Adrienne Duarte left her role as BNZ's chief financial officer — and this extremely private home — last year for a new position in Melbourne with her husband David Richards, a retired banker.
Adrienne describes their architecturally striking 1970s home, which has been reinvigorated with a tropical plantation-style garden, as "a sanctuary behind the gates".
"Cheverton Place is a property we wouldn't have sold had we not been leaving the country," she says. "It's hard to describe how special its ambience is with its resort feeling, distinctive architecture and the gardens that our visitors were just blown away by."
Moving to Auckland in 2012 for Adrienne's BNZ role, the couple wanted somewhere spacious enough for David's hobbies and their dogs.
His sports car collection was well-housed, given this home's covered parking in a triple garage and a double carport.
The expansive grounds with majestic palm trees set well back from a no-exit road satisfied Siberian huskies Jessie and Luki's need for space. The couple had further landscaping done by Babylon Gardens.
"The architecture is pretty special, too," says Adrienne of elements such as the impressive upper cathedral ceilings and the double-brick construction with concrete between.
The couple saw past the previous brown and yellow exterior to the potential of the home previously owned by prominent Bays families. It now displays soothing, natural tones throughout.
Revised introductory landscaping ensures grounds have a consistent "wow" factor. The front of the striking shuttered home opens wide to a big heated pool, a water feature and a poolside cabana they used as their gym.
They overhauled an additional lounge near feature front doors, finishing it with sumptuous grey-blue shag-pile carpet and a marble fireplace surround.
The main open-plan living, with light-hued wood-finish floors, is flanked by glass on both sides until big, shuttered doors are opened wide to the pool area. Rear windows and doors highlight a rear deck, lawn and native gardens they developed down the incline beyond.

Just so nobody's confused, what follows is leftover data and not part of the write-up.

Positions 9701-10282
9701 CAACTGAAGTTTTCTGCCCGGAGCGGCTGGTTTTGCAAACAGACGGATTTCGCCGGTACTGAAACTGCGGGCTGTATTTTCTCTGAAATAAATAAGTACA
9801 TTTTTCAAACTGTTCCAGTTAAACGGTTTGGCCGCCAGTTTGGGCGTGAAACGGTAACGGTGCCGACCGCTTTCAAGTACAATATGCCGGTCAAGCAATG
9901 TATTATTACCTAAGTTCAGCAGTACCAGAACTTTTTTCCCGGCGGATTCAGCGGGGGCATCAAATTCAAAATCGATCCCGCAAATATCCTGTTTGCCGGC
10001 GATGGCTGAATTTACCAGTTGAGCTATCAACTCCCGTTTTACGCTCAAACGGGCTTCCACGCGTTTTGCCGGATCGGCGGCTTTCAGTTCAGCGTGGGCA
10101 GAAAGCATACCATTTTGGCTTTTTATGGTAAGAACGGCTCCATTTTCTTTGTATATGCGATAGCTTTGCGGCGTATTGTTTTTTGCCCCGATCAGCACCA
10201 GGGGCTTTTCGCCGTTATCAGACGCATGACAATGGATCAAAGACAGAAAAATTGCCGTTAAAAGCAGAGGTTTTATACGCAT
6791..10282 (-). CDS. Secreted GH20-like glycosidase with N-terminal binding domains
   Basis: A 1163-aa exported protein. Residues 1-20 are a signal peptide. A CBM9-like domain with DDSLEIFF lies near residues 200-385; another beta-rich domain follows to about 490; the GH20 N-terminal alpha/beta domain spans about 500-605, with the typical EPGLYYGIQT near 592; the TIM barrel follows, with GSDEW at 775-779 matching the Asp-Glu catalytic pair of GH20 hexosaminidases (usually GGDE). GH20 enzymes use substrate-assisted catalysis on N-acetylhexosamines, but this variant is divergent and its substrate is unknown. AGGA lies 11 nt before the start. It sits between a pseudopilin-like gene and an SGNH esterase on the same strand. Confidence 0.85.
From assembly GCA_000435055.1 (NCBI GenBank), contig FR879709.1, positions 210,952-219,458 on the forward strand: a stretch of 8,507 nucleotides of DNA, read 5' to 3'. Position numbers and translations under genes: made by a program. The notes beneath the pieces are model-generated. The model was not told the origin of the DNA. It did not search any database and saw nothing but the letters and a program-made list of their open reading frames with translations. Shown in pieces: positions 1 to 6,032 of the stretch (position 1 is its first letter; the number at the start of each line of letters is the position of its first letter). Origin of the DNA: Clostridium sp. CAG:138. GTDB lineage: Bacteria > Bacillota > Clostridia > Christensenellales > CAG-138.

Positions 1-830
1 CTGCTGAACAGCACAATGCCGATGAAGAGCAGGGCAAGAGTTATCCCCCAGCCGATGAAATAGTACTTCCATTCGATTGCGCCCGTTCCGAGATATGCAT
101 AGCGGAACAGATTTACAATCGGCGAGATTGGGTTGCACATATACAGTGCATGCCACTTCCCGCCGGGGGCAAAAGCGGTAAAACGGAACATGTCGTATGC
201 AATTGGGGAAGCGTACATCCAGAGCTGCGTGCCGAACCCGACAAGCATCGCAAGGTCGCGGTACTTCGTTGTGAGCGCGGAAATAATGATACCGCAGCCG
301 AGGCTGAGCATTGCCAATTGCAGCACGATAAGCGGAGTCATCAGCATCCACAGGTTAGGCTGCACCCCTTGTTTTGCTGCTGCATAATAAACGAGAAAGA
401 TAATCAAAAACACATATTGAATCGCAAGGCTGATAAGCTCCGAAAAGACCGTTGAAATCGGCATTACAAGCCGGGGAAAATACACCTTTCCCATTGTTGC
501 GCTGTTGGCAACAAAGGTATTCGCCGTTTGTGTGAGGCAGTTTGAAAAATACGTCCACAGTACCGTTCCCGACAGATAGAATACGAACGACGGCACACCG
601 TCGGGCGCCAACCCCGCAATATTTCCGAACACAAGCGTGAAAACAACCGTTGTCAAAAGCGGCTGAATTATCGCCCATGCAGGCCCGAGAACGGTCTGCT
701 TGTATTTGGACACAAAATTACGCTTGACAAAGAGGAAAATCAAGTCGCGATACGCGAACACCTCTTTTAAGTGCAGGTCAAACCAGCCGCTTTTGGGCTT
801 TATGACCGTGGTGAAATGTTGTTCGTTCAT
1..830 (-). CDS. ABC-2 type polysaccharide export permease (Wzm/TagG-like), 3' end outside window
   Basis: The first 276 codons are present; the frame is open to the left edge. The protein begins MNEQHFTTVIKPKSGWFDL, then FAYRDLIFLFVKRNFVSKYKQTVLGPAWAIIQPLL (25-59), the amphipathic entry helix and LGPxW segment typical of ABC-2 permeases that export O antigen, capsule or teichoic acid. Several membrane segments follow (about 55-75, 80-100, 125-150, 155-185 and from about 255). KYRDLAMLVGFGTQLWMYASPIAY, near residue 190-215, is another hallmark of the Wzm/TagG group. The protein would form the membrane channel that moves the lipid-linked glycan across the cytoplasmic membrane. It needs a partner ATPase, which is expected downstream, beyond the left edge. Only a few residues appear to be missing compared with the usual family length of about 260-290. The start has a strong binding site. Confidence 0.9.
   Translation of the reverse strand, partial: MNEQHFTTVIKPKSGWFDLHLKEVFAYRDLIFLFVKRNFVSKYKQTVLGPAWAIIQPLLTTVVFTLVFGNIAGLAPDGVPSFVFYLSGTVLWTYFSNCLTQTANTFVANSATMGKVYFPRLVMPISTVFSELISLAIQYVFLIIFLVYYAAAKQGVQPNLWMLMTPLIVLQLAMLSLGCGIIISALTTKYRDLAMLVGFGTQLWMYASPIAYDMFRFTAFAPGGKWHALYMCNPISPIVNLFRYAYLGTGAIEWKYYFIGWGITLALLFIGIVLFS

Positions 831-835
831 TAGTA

"A number of people who came to visit said, 'You own a national park'," Adrienne says.
Their landscapers created zig-zagging walkways with seating, planting additional natives to complement magnificent existing cabbage trees and silver ferns.
She says it was perfect for entertaining, recalling functions including drinks for around 60 on the back lawn or dining along long tables inside or poolside, using the kitchen's impressive double oven. A study, laundry and separate toilet complete the ground floor.
Upstairs, cathedral ceilings soar above three big bedrooms, including the master with en suite and walk-in wardrobe, plus a bathroom. Adrienne loved looking down from their bedroom on to the cabbage trees, their flowers like radiating fireworks.
After a demanding working day, she'd wander down the rear paths to sit on one of the seats there, gin and tonic in hand, listening only to birdlife.
Downstairs opens up magnificently to the rear grounds — so, when friends stayed, they vied for the downstairs bedroom with en suite and walk-in wardrobe.
David had more of a man suite than a man cave. As well as the lower-level triple garage that housed his sports cars, there's a workshop and a multipurpose tiled room with outdoor flow, as large as the open-plan living on the next level. New owners might use it as a media room or gym.
While Jessie and Luki now take their daily walks in Melbourne, their legacy to the St Heliers property is the deep-footed fencing their owners had installed to prevent any escape attempts.